US20070144834A1 - Controlling lubrication of moving bodies such as bearings of electric motors - Google Patents

Controlling lubrication of moving bodies such as bearings of electric motors Download PDF

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Publication number
US20070144834A1
US20070144834A1 US11/603,728 US60372806A US2007144834A1 US 20070144834 A1 US20070144834 A1 US 20070144834A1 US 60372806 A US60372806 A US 60372806A US 2007144834 A1 US2007144834 A1 US 2007144834A1
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United States
Prior art keywords
system
accordance
lubricant
coil
motor
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Legal status (The legal status is an assumption and is not a legal conclusion. Google has not performed a legal analysis and makes no representation as to the accuracy of the status listed.)
Abandoned
Application number
US11/603,728
Inventor
Eugene Matzan
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Eugene Matzan
Priority date (The priority date is an assumption and is not a legal conclusion. Google has not performed a legal analysis and makes no representation as to the accuracy of the date listed.)
Filing date
Publication date
Priority to US75415505P priority Critical
Application filed by Eugene Matzan filed Critical Eugene Matzan
Priority to US11/603,728 priority patent/US20070144834A1/en
Publication of US20070144834A1 publication Critical patent/US20070144834A1/en
Application status is Abandoned legal-status Critical

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    • HELECTRICITY
    • H02GENERATION; CONVERSION OR DISTRIBUTION OF ELECTRIC POWER
    • H02KDYNAMO-ELECTRIC MACHINES
    • H02K35/00Generators with reciprocating, oscillating or vibrating coil system, magnet, armature or other part of the magnetic circuit
    • H02K35/02Generators with reciprocating, oscillating or vibrating coil system, magnet, armature or other part of the magnetic circuit with moving magnets and stationary coil systems
    • HELECTRICITY
    • H02GENERATION; CONVERSION OR DISTRIBUTION OF ELECTRIC POWER
    • H02KDYNAMO-ELECTRIC MACHINES
    • H02K11/00Structural association of dynamo-electric machines with electric components or with devices for shielding, monitoring or protection
    • H02K11/30Structural association with control circuits or drive circuits
    • H02K11/33Drive circuits, e.g. power electronics
    • HELECTRICITY
    • H02GENERATION; CONVERSION OR DISTRIBUTION OF ELECTRIC POWER
    • H02KDYNAMO-ELECTRIC MACHINES
    • H02K7/00Arrangements for handling mechanical energy structurally associated with dynamo-electric machines, e.g. structural association with mechanical driving motors or auxiliary dynamo-electric machines
    • H02K7/08Structural association with bearings
    • HELECTRICITY
    • H02GENERATION; CONVERSION OR DISTRIBUTION OF ELECTRIC POWER
    • H02KDYNAMO-ELECTRIC MACHINES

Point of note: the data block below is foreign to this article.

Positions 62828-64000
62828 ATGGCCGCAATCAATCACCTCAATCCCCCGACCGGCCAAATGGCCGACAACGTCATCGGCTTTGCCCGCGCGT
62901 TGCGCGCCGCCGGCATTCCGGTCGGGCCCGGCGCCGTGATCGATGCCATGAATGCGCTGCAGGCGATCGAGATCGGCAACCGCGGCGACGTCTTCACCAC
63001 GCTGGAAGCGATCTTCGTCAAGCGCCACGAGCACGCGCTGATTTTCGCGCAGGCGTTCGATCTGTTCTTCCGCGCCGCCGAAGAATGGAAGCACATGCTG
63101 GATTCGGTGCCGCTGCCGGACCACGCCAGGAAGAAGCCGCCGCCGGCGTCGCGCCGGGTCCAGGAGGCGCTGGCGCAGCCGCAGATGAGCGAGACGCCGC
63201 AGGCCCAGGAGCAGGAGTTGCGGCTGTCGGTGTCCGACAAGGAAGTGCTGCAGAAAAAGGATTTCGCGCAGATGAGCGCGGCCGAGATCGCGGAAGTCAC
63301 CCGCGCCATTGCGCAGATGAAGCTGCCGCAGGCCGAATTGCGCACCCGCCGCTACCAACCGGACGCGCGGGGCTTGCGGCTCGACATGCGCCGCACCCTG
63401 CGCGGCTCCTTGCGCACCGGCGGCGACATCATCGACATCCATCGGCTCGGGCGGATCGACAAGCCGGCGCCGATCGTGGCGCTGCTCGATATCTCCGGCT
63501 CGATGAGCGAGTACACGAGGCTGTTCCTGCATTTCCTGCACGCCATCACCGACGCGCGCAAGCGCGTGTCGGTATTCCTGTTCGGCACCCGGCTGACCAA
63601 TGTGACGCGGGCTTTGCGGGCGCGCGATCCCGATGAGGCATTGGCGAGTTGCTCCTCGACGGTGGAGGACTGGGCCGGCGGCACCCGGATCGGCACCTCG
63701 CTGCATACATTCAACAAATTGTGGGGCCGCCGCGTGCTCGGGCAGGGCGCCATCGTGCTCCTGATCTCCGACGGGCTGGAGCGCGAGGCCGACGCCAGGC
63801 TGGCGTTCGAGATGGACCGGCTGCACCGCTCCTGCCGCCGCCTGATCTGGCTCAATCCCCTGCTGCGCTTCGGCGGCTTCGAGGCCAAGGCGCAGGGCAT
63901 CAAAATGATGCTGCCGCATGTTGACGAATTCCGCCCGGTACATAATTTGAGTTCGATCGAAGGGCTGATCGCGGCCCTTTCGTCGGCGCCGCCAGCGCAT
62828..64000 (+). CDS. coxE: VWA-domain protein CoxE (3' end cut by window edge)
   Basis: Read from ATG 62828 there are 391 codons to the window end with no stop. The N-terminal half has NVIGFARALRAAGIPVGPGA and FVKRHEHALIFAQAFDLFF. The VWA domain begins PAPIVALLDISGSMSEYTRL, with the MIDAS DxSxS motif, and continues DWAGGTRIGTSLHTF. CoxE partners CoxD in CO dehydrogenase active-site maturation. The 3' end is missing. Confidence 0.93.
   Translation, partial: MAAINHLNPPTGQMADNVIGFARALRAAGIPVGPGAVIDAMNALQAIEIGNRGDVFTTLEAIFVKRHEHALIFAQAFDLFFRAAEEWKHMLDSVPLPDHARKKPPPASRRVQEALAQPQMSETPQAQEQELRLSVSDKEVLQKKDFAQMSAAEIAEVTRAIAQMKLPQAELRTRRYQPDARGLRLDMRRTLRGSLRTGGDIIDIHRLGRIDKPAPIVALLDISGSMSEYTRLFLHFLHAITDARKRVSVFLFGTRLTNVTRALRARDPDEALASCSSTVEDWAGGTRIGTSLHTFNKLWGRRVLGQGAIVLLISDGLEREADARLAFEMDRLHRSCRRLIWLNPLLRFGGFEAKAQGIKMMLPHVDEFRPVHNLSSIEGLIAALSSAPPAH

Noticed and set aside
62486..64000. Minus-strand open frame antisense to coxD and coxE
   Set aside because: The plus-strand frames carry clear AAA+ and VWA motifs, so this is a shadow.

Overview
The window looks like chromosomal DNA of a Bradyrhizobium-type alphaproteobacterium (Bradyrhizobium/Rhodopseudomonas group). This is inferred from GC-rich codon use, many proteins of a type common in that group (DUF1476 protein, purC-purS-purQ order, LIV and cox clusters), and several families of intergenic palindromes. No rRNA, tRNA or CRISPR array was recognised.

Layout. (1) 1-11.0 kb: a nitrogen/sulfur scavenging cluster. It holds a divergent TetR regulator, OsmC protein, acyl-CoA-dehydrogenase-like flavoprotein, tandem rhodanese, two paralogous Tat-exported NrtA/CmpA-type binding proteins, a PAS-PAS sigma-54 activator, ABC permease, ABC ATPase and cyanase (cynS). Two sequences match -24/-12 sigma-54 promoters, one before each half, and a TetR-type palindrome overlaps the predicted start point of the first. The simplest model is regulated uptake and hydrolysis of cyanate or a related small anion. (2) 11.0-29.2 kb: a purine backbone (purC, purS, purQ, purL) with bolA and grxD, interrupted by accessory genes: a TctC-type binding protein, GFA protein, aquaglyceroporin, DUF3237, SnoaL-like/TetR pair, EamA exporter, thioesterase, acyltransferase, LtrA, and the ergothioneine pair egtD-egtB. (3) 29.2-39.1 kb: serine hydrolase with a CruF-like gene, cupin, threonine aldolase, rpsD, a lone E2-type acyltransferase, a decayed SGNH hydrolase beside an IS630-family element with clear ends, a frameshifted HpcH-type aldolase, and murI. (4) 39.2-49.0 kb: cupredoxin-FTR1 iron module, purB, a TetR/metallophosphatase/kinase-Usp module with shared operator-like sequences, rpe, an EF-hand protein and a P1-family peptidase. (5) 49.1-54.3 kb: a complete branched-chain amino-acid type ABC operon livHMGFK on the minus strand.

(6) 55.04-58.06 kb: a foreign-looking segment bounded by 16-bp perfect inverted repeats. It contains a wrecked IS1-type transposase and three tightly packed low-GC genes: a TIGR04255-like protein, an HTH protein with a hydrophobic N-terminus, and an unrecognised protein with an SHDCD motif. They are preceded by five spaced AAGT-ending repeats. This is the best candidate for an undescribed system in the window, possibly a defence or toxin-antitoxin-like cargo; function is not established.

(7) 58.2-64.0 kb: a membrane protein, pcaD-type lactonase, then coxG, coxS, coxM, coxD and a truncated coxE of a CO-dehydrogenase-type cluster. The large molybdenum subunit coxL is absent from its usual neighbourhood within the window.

• H02K9/00Arrangements for cooling or ventilating
    • H02K9/19Arrangements for cooling or ventilating for machines with closed casing and closed-circuit cooling using a liquid cooling medium, e.g. oil

Abstract

A self-powered automatic lubrication system for electric motors utilizes an electromagnetic sensor/generator, which picks up motor vibrations that are synchronous with the rotations of the motor shaft, and in response, generates an alternating current. The current is rectified and used to charge a secondary battery that supplies power to the electronic control system. This control system utilizes the alternating current produced by the sensor/generator as an output signal to time the injection of the lubricant into the motor bearings. The sensor/generator comprises a coil and a permanent magnet suspended by springs within the coil. The magnet moves as the motor vibrates causing electric current to be generated in the coil. The physical parameters of the magnet and the springs are selected such that the movement occurs in resonance with the fundamental frequency of the motor vibrations.

Description

  • The present invention relates to a system for controlling injection of lubricants into cyclically moving mechanisms and particularly into the bearings of such mechanisms electric motors, specifically, the bearings of electric motors.
  • BACKGROUND OF THE INVENTION
  • High power electric motors require periodic lubrication of their bearings to ensure proper operation, long life and to prevent catastrophic failures. Such motors installed in difficult to access locations are equipped with devices, which automatically inject the lubricants into the bearings in defined time intervals. These motors usually operate intermittently rather than continuously as required for a particular application, This, however, is not an optimum procedure, wasteful of lubricant and may not prevent overheating and failure if the lubrication does not occur when the conditions would require it. In accordance with the invention, it has been observed that control of lubrication based on either on a number of shaft rotations or on the cumulative duration of the time intervals when the motor is working is more effective in providing lubrication sufficient to prevent bearing failures.